WAGNER: Die Walküre: Ho-yo-to-ho! Siegfried: Ewig war ich. Götterdämmerung: Starke scheite. Tristan und Isolde: Mild und leise. STRAUSS: Salome: Ah du wolltest mich nicht / Juyeon Song, sop; Janáček Philharmonic Ostrava; Niels Muus, cond / Affetto AF2005
This CD, released in July of this year, was NOT included in Naxos of America’s new releases list for that month, but lo and behold, I found it on the Naxos Music Library. Having been highly impressed by Song’s singing in the new Navona release of Tristan und Isolde, I decided to review it.
Like so many huge voices, Song’s sometimes gets a little out of kilter with a bit of an uneven flutter at the beginning of pieces. In the case of “Ho-yo-to-ho!” from Walküre, which is very short, she doesn’t really have time to warm up, although she does attempt the trill which so few Brünnhildes even bother to sing but which is written in the score. In the extended scenes from Götterdämmerung and Salome, however, the voice has time to warm up, thus about five minutes into these performances the voice is “locked in” and nicely focused.
The unusual qualities that I noticed in her Tristan performance—the ultra-bright quality of the voice with almost no low undertones (though she does have low notes, and uses them to good effect) and the piercing tone—work especially well in the Salome excerpt where she sounds youthful, a big plus in this role. But throughout the recital, one thing becomes quite clear, and that is that she is always a very expressive and highly dramatic interpreter. Not a word or phrase goes by that she has not worked on to project the text in a dramatic fashion, thus creating a real feeling of theatricality in everything she sings.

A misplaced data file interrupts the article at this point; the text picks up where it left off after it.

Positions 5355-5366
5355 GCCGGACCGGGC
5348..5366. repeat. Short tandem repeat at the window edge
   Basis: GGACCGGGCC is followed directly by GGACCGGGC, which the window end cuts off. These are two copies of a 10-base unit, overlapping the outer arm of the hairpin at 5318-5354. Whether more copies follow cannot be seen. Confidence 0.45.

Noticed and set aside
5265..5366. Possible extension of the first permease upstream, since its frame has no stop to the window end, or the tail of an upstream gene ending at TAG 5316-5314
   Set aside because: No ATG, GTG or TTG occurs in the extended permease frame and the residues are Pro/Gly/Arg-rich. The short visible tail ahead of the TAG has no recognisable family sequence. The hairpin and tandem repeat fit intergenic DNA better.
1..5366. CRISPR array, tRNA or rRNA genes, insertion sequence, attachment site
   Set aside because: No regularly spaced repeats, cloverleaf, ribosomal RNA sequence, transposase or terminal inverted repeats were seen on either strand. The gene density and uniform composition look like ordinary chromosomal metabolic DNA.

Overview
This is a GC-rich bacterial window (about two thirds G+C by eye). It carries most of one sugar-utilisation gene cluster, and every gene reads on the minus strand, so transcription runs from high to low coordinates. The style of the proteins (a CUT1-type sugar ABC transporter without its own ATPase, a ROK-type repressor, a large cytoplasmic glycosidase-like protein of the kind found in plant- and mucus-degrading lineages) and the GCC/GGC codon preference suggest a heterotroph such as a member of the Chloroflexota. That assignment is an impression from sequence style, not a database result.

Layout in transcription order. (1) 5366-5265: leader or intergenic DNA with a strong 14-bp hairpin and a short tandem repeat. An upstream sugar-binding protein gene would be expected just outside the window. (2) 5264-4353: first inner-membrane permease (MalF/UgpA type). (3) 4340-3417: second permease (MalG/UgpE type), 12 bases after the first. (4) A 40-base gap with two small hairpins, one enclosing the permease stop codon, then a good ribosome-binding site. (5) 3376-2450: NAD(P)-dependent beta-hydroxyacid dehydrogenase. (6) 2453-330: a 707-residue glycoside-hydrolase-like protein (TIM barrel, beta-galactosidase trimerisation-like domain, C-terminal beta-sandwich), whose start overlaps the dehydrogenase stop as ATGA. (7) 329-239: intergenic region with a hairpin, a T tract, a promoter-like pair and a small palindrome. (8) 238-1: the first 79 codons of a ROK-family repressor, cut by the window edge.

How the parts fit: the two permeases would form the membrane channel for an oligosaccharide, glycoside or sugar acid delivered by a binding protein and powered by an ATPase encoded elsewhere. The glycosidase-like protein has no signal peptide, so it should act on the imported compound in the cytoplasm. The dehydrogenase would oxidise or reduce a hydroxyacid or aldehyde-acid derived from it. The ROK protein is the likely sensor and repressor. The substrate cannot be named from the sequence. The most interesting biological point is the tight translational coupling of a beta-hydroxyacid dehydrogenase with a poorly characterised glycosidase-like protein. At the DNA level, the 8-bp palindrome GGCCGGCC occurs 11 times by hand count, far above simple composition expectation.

In addition to her exciting singing, one must also praise the little-known conductor Niels Muus. His grasp of these scores is nothing short of miraculous; like conductor Robert Reimer in the Tristan, he grabs your attention and holds it from start to finish in each and every selection.
It’s difficult, on a recording, to accurately judge the size and power of a voice. As I said in my Tristan review, I don’t think that Song’s voice is as voluminous as those of Flagstad, Nilsson or Lindholm, but due to the brightness of her timbre it is the kind of voice that can cut through an orchestra like a knife. No amount of massed strings, winds and/or brass can cover her voice. It has a laser-like focus, not always tonally “beautiful” but clearly impressive in everything she does.
As I said near the end of my Tristan article, if you can adjust your ears to her sound you will find it immeasurably thrilling. She sings from the heart as well as from the mind, and nowadays this sort of quality is exceedingly rare.
—© 2020 Lynn René Bayley
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